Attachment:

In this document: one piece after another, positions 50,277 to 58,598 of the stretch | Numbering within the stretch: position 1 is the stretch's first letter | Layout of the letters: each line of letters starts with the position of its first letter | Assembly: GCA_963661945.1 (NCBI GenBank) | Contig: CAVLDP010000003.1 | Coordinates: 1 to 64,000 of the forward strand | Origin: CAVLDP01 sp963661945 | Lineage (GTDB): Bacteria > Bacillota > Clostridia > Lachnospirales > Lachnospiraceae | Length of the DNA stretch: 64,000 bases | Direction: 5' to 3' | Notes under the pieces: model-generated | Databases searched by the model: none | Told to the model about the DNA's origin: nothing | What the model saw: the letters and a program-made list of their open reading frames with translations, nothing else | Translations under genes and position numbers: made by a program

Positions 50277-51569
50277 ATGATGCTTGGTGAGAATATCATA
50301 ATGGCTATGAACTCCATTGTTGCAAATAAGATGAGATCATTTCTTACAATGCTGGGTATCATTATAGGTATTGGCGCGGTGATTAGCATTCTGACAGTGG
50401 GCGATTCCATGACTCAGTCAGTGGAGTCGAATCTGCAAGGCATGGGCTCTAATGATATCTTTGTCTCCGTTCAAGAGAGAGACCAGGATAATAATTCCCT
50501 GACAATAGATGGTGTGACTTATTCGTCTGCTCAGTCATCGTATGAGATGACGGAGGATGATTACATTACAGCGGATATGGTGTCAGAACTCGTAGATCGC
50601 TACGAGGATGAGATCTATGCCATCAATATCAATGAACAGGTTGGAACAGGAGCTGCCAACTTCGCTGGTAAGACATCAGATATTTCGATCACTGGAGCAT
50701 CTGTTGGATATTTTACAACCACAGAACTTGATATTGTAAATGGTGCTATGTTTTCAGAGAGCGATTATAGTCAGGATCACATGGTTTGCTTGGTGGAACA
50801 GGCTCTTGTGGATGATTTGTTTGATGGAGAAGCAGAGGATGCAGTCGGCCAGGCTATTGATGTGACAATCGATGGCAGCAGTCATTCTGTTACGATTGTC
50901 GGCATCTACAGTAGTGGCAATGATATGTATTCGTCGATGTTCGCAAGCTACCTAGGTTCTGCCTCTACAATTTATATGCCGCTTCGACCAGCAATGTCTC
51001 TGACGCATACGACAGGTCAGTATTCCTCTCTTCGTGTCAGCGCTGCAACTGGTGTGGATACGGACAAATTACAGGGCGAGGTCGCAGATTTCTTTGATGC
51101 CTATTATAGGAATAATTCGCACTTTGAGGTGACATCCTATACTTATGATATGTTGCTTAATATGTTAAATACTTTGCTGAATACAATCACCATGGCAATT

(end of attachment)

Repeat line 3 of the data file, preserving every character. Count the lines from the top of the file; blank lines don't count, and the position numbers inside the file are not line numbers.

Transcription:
50277 ATGATGCTTGGTGAGAATATCATA